DAKAR, Senegal (AP) -- Gambia's president said that he wants to implement a policy change that would shift the country's language from English to a local language.
"We no longer subscribe to the belief that for you to be a government you should speak English language. We should speak our language," President Yahya Jammeh said during the swearing-in ceremony of Gambia's new Chief Justice that aired on state-run Gambia Television Services on Friday.
The announcement comes months after the West African country announced it is withdrawing from the Commonwealth, a collection of 54 nations made up largely of former British colonies, saying it would "never be a member of any neo-colonial institution."
The United Kingdom recently warned its citizens of rising anti-British rhetoric from the president, who last year accused the former colonial power and the United States of organizing coup attempts in the West African nation. The allegations were denied.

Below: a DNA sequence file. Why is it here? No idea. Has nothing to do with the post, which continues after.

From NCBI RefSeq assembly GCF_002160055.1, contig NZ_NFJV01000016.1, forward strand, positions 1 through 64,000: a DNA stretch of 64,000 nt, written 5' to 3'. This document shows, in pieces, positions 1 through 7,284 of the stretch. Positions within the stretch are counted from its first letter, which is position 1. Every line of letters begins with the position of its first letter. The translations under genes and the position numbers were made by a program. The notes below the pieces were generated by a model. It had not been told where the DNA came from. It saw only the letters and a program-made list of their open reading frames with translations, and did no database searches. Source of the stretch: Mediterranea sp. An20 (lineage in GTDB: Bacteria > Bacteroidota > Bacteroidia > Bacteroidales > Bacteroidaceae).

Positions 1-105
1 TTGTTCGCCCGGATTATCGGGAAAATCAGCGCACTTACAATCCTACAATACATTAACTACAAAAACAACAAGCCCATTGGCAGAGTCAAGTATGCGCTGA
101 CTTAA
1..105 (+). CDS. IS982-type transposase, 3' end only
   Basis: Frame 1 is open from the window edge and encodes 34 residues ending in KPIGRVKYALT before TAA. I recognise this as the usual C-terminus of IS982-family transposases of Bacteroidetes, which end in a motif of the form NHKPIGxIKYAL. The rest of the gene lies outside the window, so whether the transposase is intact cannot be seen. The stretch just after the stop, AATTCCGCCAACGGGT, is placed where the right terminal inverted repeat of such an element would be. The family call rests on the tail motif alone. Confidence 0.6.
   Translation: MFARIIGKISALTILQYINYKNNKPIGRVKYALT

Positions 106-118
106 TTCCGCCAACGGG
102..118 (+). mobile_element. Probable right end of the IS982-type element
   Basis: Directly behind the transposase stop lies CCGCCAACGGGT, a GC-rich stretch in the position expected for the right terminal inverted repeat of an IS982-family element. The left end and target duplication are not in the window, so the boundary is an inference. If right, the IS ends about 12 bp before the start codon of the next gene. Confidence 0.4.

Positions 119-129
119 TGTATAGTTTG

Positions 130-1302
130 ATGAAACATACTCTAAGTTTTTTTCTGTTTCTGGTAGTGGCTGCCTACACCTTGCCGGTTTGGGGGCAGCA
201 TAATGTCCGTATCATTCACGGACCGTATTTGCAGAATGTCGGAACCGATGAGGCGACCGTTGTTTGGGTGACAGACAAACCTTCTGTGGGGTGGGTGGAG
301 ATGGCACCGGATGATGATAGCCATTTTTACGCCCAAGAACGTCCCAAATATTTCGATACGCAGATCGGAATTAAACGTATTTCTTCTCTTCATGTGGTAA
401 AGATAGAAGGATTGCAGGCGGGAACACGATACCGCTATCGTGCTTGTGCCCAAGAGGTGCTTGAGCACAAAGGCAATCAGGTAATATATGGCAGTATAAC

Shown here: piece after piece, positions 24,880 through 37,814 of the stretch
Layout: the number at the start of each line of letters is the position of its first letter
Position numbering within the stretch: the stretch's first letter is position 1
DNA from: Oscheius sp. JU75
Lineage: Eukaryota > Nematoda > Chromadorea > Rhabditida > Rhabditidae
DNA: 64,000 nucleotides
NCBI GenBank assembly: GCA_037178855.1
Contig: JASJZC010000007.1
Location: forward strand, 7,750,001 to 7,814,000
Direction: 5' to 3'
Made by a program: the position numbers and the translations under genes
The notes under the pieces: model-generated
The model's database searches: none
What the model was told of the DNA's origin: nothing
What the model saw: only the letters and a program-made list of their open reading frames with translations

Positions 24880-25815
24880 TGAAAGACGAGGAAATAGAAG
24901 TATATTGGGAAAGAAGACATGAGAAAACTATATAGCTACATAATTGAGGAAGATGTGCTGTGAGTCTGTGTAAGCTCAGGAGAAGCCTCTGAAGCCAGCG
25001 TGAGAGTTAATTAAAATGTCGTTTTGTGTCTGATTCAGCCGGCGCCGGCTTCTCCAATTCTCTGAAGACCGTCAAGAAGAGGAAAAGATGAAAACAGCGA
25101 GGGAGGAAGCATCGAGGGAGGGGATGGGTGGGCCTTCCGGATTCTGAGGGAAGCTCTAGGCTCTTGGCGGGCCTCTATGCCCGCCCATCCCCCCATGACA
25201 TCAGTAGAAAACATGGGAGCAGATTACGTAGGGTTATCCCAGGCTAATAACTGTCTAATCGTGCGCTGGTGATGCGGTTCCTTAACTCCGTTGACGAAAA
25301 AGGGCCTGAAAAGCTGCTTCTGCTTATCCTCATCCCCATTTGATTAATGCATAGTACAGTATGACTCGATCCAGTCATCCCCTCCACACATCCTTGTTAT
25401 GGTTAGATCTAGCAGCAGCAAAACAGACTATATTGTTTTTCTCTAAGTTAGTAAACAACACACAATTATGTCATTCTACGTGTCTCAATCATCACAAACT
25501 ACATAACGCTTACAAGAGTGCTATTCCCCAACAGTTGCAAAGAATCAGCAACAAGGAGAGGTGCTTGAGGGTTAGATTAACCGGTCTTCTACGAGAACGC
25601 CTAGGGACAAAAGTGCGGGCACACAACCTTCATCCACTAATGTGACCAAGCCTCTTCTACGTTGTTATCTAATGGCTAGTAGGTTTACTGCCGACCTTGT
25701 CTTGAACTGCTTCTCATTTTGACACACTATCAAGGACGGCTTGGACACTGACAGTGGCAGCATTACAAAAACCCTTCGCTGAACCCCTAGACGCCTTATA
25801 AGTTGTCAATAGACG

Though a popular destination for British tourists, Gambia has also been criticized by the U.K. for human rights abuses, including when it executed nine death-row inmates by firing squad in August 2012. Rights groups such as Amnesty International have also criticized Jammeh's government for cracking down on dissent and targeting political opponents and sexual minorities for arrest and detention, among other alleged abuses.
Gambia is at loggerheads with the European Union as the bloc threatens to suspend its aid if the country's human rights situation is not improved.
Jammeh, who came to power in a military coup in 1994, said the U.K. has no "moral platform" to talk about human rights.
"What brought the British to the Gambia in the first place_which was bigger than it is now --was trade in ivory because the Gambia had a lot of elephants," he said. "They wiped out all the elephants and ended up selling Africans."
Gambia is one of Africa's smallest and poorest countries with a population of about 1.8 million people.
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